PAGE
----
WASHINGTON, D.C. — The Biden administration approved two massive arms sales to Saudi Arabia and the United Arab Emirates to help them defend against Iran.
The more than $5 billion in missile defense and related sales follow President Joe Biden’s visit to the Middle East last month, during which he met with numerous regional leaders in Saudi Arabia. Both Saudi Arabia and the UAE have been hit in recent months with rocket attacks from the Iran-backed Houthi rebel movement in Yemen.
Although the approvals are for defensive weapons, they may be questioned by lawmakers who had supported Biden’s decision last year to cut Saudi Arabia and the UAE off from major purchases of offensive U.S. arms because of their involvement in the war in Yemen.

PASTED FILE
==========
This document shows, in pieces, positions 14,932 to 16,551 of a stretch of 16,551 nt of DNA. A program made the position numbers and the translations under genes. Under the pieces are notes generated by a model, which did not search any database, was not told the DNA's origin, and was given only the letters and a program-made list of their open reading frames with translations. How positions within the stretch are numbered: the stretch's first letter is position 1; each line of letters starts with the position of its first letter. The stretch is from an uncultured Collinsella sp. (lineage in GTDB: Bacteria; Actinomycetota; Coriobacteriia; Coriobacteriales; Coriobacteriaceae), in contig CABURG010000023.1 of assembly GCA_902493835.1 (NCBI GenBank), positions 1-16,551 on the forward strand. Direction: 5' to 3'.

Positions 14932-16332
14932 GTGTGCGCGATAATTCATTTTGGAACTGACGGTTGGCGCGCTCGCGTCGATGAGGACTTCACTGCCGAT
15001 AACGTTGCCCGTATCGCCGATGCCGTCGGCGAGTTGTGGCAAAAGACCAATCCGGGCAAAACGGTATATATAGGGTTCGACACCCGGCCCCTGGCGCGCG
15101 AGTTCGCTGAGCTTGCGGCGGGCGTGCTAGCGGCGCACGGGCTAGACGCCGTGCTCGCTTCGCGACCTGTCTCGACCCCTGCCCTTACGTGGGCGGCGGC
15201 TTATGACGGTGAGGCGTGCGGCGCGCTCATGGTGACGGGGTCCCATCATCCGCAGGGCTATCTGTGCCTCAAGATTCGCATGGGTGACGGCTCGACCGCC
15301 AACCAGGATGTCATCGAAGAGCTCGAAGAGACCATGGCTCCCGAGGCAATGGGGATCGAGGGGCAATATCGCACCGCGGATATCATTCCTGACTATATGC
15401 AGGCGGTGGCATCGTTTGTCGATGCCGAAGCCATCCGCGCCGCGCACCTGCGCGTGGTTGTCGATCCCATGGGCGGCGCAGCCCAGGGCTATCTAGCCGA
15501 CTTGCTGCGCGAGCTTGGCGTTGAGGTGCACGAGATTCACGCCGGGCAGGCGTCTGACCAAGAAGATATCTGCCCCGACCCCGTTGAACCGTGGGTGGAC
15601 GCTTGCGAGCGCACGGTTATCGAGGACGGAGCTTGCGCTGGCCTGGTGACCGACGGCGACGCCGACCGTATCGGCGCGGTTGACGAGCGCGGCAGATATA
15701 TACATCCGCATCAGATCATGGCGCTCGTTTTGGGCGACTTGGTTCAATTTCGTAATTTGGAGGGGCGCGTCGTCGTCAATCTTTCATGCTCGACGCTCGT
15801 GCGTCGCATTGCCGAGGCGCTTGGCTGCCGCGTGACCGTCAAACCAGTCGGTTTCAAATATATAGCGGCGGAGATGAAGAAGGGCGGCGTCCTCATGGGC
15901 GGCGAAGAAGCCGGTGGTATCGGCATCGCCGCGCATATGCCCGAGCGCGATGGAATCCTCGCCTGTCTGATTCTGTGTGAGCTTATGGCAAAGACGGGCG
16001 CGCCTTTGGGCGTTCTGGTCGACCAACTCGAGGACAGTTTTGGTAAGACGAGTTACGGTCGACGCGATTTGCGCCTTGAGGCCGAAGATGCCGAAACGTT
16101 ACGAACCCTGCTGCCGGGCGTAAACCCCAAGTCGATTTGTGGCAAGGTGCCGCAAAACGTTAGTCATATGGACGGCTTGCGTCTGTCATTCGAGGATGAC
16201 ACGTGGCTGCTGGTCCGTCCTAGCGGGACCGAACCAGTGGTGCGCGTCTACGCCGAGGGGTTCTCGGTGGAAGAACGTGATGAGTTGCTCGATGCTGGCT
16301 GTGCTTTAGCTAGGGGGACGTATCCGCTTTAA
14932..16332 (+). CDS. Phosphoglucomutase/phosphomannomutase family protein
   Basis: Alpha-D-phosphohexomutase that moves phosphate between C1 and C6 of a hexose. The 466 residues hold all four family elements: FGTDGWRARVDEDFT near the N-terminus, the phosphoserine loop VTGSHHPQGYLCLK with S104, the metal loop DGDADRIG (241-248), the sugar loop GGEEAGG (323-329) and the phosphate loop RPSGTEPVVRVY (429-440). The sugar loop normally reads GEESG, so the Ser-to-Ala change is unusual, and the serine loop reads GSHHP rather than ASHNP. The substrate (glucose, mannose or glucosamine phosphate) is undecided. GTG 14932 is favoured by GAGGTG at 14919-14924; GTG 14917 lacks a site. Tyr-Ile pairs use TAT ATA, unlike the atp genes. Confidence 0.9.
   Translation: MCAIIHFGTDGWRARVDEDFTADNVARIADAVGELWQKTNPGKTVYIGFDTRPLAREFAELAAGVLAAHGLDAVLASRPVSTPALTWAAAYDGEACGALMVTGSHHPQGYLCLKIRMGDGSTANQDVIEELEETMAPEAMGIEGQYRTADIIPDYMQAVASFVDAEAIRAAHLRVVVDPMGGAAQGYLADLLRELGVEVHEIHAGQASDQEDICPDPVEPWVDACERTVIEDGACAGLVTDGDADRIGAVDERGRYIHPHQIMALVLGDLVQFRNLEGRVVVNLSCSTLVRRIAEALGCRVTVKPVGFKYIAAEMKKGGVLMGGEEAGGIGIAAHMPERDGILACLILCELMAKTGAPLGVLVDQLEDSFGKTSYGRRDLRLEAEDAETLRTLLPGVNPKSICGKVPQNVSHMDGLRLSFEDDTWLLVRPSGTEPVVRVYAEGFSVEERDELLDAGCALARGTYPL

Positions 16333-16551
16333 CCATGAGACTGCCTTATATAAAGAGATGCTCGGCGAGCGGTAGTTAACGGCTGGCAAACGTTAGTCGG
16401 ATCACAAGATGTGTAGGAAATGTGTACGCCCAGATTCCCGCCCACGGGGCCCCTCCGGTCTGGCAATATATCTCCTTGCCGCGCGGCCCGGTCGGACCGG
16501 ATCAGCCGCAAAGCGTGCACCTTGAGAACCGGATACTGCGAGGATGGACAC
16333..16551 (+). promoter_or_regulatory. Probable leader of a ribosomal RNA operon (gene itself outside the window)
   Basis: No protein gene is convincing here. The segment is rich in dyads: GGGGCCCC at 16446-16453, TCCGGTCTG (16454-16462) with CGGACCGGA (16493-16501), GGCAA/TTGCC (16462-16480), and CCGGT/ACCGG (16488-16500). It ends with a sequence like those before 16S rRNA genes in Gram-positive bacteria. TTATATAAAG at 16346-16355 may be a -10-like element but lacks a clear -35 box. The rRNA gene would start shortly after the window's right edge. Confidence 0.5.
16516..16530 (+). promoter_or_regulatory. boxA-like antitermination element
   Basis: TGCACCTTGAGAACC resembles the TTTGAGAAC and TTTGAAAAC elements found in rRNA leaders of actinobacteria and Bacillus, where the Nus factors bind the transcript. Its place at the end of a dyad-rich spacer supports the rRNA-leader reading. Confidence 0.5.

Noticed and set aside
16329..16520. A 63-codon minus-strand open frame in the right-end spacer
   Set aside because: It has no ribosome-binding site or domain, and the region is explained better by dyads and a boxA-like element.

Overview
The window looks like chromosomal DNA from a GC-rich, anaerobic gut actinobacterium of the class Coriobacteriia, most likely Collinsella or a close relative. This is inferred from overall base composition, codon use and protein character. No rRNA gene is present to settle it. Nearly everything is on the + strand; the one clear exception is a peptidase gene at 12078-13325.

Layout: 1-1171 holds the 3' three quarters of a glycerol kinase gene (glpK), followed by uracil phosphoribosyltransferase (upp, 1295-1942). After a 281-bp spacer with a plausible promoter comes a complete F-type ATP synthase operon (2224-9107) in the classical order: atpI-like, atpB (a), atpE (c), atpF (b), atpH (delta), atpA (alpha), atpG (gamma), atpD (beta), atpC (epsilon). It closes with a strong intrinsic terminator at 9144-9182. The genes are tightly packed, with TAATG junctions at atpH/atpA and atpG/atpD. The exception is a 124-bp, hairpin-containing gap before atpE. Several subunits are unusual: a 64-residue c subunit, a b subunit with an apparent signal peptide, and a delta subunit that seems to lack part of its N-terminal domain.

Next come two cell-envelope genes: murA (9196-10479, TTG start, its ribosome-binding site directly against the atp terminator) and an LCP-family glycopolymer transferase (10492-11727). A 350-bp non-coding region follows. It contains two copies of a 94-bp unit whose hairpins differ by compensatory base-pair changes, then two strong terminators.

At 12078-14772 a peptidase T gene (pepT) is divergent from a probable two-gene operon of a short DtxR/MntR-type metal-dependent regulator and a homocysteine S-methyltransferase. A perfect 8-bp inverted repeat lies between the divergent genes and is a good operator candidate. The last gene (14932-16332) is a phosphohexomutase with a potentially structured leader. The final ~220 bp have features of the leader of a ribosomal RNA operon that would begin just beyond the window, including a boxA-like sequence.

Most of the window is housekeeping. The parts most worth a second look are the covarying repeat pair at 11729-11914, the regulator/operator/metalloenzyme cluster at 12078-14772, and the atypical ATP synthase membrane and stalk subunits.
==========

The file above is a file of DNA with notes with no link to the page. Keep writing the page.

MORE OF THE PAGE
The new sales include $3 billion for Patriot missiles for Saudi Arabia specifically designed to protect itself from rocket attacks by the Houthis, and $2.2 billion for high-altitude missile defense for the UAE.
“These missiles are used to defend the Kingdom of Saudi Arabia’s borders against persistent Houthi cross-border unmanned aerial system and ballistic missile attacks on civilian sites and critical infrastructure in Saudi Arabia,” the State Department said in its notice informing Congress of the sale.
For UAE, the department said the sale would “support the foreign policy and national security of the United States by helping to improve the security of an important regional partner. The UAE is a vital U.S. partner for political stability and economic progress in the Middle East.”
Early in his administration Biden had pledged to cut off or cut back weapons sales to both Saudi Arabia and the UAE because of their actions in Yemen.